Review: Catchup14 Aug 2014 0
Nick Bentley designed a well-regarded print-and-play abstract boardgame in 2010. The game so impressed Martin Grider (developer of the very well-executed For the Win, which I reviewed here way back in 2012) that he took on an iOS adaptation largely as a passion project, with help from contractors. Two years on, Mr. Bentley seems almost guilty at having occasioned so much work, with such a polished product released into the viciously unforgiving App Store, that he's written a moving plea and a wonderfully detailed designer diary. As someone who has written about games for years, I am not amused that some yahoo can waltz in and make what I do look easy and sound like a caring, brilliant guy at the same time.
Catchup is a very simple matter of creating a larger connected structure than your opponent. Each turn, you take two hexes. There are only two exceptions: the very first turn only gets one hex, and when the catchup mechanism is invoked. Whenever you pull ahead or extend your lead, your opponent gets a half-turn bonus. In this game, that means they claim three hexes on their next turn, rather than two, but the idea could be applied to any game which maintains a score and which allows an even number of actions on a player's turn. Catchup is probably the most accessible possible use of this mechanic, but it has some quite interesting properties, so I hope to see it again. The other wrinkle is that, if there's a tie for the size of the largest connected structure, the tie is broken by the size of the next largest structure for each player, and this is applied recursively until a winner is found (which must happen, due to the odd number of hexes on the board).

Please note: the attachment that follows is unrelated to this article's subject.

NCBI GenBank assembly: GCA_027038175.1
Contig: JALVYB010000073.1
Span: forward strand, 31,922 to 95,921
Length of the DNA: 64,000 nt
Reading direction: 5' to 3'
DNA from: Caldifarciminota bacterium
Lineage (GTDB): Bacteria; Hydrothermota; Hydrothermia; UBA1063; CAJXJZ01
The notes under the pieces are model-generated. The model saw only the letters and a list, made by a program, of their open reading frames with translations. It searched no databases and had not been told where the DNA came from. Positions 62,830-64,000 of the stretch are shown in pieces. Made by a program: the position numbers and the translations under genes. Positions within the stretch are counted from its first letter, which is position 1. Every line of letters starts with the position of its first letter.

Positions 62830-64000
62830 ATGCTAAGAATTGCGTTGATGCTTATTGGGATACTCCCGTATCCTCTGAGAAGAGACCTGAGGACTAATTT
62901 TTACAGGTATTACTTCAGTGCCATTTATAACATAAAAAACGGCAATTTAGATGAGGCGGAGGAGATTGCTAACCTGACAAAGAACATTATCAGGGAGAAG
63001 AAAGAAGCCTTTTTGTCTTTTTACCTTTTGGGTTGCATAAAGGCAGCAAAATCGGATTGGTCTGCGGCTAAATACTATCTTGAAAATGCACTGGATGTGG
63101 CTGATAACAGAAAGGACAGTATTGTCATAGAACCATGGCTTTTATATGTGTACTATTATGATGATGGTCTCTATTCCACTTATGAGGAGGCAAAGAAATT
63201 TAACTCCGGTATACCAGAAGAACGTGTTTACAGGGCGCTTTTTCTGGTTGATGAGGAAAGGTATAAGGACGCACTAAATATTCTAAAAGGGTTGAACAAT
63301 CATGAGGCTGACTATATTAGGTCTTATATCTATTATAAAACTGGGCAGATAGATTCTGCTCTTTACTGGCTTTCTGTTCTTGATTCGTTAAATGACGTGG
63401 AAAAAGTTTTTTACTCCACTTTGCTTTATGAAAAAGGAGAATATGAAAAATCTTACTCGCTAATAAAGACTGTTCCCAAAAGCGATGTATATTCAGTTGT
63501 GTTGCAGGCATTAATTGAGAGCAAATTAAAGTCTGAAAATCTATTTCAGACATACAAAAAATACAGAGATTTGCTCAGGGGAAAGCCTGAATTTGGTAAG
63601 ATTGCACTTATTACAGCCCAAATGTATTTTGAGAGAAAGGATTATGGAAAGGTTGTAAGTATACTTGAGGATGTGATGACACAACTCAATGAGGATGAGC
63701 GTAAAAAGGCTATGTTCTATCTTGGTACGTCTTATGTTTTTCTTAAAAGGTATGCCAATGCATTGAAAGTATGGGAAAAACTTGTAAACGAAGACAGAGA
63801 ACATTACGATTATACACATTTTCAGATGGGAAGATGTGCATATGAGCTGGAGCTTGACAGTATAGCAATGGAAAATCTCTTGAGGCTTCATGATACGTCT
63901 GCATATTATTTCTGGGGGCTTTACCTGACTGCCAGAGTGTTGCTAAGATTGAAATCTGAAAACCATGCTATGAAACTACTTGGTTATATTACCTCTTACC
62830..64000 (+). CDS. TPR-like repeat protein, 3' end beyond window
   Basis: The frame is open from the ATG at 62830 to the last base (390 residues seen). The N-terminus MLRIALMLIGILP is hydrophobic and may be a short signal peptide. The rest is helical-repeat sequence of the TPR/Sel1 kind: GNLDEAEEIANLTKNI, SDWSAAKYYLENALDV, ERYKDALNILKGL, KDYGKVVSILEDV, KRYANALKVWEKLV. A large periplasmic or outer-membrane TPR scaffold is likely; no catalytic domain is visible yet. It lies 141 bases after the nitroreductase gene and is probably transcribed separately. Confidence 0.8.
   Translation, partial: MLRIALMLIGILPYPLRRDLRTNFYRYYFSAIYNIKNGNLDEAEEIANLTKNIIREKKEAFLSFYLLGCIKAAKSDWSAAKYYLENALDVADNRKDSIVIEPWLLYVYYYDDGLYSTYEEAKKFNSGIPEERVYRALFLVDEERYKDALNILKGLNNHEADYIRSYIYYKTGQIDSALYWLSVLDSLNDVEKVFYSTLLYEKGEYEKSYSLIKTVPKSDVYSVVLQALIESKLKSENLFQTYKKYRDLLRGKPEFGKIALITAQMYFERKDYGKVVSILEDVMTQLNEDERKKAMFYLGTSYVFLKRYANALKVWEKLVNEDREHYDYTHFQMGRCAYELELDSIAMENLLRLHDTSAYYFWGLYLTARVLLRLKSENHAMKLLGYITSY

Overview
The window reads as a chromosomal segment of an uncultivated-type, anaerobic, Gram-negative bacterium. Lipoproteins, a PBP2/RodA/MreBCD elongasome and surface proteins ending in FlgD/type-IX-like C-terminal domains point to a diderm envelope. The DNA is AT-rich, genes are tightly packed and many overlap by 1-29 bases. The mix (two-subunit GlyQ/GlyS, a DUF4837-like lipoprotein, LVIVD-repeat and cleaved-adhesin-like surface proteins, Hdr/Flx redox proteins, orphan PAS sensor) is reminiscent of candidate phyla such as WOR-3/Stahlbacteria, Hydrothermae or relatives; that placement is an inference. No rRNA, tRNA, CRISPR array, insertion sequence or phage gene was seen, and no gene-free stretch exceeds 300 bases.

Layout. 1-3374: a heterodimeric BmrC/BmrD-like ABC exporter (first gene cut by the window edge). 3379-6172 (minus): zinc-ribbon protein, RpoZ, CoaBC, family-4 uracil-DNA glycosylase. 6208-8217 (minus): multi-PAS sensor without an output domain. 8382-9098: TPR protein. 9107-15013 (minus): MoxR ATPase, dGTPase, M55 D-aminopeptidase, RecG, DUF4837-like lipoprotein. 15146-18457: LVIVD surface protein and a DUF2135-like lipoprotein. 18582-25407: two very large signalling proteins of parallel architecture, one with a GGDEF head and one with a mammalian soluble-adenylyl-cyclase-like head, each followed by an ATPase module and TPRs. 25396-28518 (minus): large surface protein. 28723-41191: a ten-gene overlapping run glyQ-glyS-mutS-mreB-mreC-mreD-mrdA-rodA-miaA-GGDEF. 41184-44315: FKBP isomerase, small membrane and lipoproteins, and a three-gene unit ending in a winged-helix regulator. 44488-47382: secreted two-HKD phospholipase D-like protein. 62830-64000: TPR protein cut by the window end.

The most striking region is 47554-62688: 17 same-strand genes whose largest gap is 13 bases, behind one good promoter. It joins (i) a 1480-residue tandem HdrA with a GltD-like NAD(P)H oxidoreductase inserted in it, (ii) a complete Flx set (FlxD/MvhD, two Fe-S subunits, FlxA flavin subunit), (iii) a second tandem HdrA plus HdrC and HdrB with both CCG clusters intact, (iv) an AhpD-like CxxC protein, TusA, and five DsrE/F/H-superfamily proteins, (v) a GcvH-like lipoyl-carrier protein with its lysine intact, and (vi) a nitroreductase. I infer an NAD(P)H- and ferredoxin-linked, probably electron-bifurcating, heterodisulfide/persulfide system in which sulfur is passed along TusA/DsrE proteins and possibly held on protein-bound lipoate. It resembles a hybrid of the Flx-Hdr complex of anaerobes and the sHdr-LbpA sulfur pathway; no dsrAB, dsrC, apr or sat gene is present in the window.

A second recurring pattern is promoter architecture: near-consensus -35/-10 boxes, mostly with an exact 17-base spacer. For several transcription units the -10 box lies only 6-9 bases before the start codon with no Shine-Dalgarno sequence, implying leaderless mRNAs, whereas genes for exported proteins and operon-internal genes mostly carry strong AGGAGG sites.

The resulting game feels like a somewhat more manageable version of Go, with the timing concerns of Ascension. The early game tends to involve a fair amount of careful placement of singleton hexes or small structures, to avoid allowing your opponent to connect up their hexes quickly without giving you extra actions. Sometimes there's a slow creep up, with each player making several pairs, then triples; other times, someone decides it's time to stop messing around and throws together a group of seven hexes in the middle of the board, hoping position will outweigh the bonus actions given to the opponent. Deciding whether to do that feels a lot like deciding when it's time to stop building your deck and go for points in Ascension, but with no randomness--you're just trying to guess when your opponent will stop trying to lay the groundwork for future territorial acquisitions and start acquiring.
So that's Mr. Bentley's work. Mr. Grider's is nowhere near as simple; in fact, it's packed with all kinds of options, some of which are unprecedented in my experience. The stats page offers an absurdly large variety of data (including the number of times you've viewed the stats screen). Even more unusual are the 20 levels of AI. That might sound daunting, but there's also an auto-select feature which lets you play to your level without worrying about it. Asynch multiplayer, local multiplayer, a clear interface and an app free of crashes--about the only thing absent is a chat function, which at least insulates you from potential awfulness.
Catchup is as elegant as a game can reasonably be, presented in a marvelously user-friendly way. I often feel abstracts give my imagination too little to grab hold of, and the pleasure of thinking about pure strategy sometimes eludes me. Catchup largely avoids this by being so uncluttered by exceptions or distracting interface choices that I never manage to lose sight of the strategic concerns. Turns out, that's just what I needed to appreciate it.
Catchup was played on an iPad Air for this review.